Americans Need Balls, Indies Need Buyers as Chilly Cannes Winds Down
Where are the big spenders this year at Cannes? After a 2007 buying spree that topped out with Universal snagging We Own the Night for a whopping $11.5 million, only one distributor has made any considerable investment in the current crop of selections — IFC Films, which made news Wednesday by acquiring the acclaimed Irish drama Hunger, its seventh buy in as many days. And even its other deals — an international mash-up including A Christmas Tale (France), Chaser (S. Korea) and the American indie The Pleasure of Being Robbed — are slated for minimal theatrical play as they funnel into IFC's day-and-date on-demand circuit.
Meanwhile, bigger American titles — particularly Che, Two Lovers and screenwriter Charlie Kaufman's mindfuck directorial debut Synecdoche, New York (pictured) — remain on the market after less-than-rapturous response from critics and industry alike. What gives?
In the case of Kaufman's film, which premieres today at the festival, an early buyers screening last weekend yielded little but scratched heads and closed wallets, though with a cast top-lined by Philip Seymour Hoffman, most observers presume a deal is imminent. The same goes for Steven Soderbergh's even more challenging Benicio Del Toro-starrer Che — a 268-minute Spanish-language epic you may have heard left more than a few people skeptical of its commercial viability.
But even the Joaquin Phoenix/Gwyneth Paltrow film Two Lovers, easily the most mainstream, best-reviewed and least-expensive (with its $12 million budget) of the three, has drawn few serious inquiries more than three days after its premiere. Buyers are increasingly content to wait for the right price (it's easier when the troubled likes of the Weinstein Company and ThinkFilm can't afford to drive up costs); they're also determined to outlast the sluggish theatrical marketplace by accruing fewer titles on their release calendars. (See Fox Searchlight and Focus Features, which expensively nabbed Choke and Hamlet 2, respectively, out of Sundance and haven't bought since.)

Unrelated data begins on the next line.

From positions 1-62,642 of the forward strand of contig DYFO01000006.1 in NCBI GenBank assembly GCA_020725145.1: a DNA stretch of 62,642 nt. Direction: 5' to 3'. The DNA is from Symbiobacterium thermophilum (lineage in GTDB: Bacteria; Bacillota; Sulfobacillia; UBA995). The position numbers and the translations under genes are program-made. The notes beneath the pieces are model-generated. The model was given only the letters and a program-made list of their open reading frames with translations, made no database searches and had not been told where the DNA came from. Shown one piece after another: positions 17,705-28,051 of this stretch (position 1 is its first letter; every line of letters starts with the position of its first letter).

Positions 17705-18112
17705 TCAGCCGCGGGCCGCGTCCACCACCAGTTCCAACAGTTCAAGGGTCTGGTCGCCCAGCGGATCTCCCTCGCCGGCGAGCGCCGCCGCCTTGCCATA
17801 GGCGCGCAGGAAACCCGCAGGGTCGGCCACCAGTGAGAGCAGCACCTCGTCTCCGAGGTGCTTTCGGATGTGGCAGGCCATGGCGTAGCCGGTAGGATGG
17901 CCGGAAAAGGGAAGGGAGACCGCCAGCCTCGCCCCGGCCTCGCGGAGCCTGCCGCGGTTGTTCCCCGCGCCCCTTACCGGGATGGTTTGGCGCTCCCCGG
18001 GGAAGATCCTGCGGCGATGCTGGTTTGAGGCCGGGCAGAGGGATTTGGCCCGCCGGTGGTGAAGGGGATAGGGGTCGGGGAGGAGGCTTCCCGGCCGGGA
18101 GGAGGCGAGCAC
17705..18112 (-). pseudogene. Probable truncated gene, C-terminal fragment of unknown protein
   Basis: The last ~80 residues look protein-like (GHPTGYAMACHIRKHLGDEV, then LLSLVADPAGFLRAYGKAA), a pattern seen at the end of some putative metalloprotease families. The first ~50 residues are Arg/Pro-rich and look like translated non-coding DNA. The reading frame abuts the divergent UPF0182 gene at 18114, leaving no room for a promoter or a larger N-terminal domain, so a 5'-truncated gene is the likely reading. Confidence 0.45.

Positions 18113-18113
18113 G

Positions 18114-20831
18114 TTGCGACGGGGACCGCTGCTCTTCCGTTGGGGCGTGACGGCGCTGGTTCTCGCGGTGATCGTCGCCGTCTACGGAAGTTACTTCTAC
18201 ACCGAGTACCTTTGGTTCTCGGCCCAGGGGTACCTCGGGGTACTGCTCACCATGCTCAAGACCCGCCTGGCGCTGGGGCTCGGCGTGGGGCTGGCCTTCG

The skittishness is conspicuously rubbing off on sellers now as well — especially Europeans, as The Hollywood Reporter's Gregg Goldstein and Steven Zeitchik discovered Wednesday:
European sellers are not necessarily sympathetic to American fears over less easily marketable product. "The Americans are lazy, they're arrogant and too scared to do any deals," said one European sales exec. "I tell them: get some balls — your companies are all going down the toilet, maybe now's the time to get some films before it all collapses." ...
[T]he word is new strategies are needed to jump-start the market. Films will need be approaching completion before they are presented to buyers. "Buyers perceive that it's a buyers' market and they don't have to buy off footage; they can wait for the whole film," [William Morris Independent's] Cassian Elwes said.
That scenario likely applies to the $61 million Che, which even with Soderbergh at the helm likely faces months of cutting and revision before a distributor would take it on. Then there's the case of Tyson, the Mike Tyson documentary over which director James Toback was heard referring to his "prospective distributor" Sony Pictures Classics — even as the company was credited only with a "lowball," then "modest six-figure bid" and co-president Michael Barker was quoted elsewhere as saying, "I'm trying to find a year when we left without buying a film. ... If we ever did it was a long time ago. There are no gems in the market." Ouch! Oh well — there's always Toronto.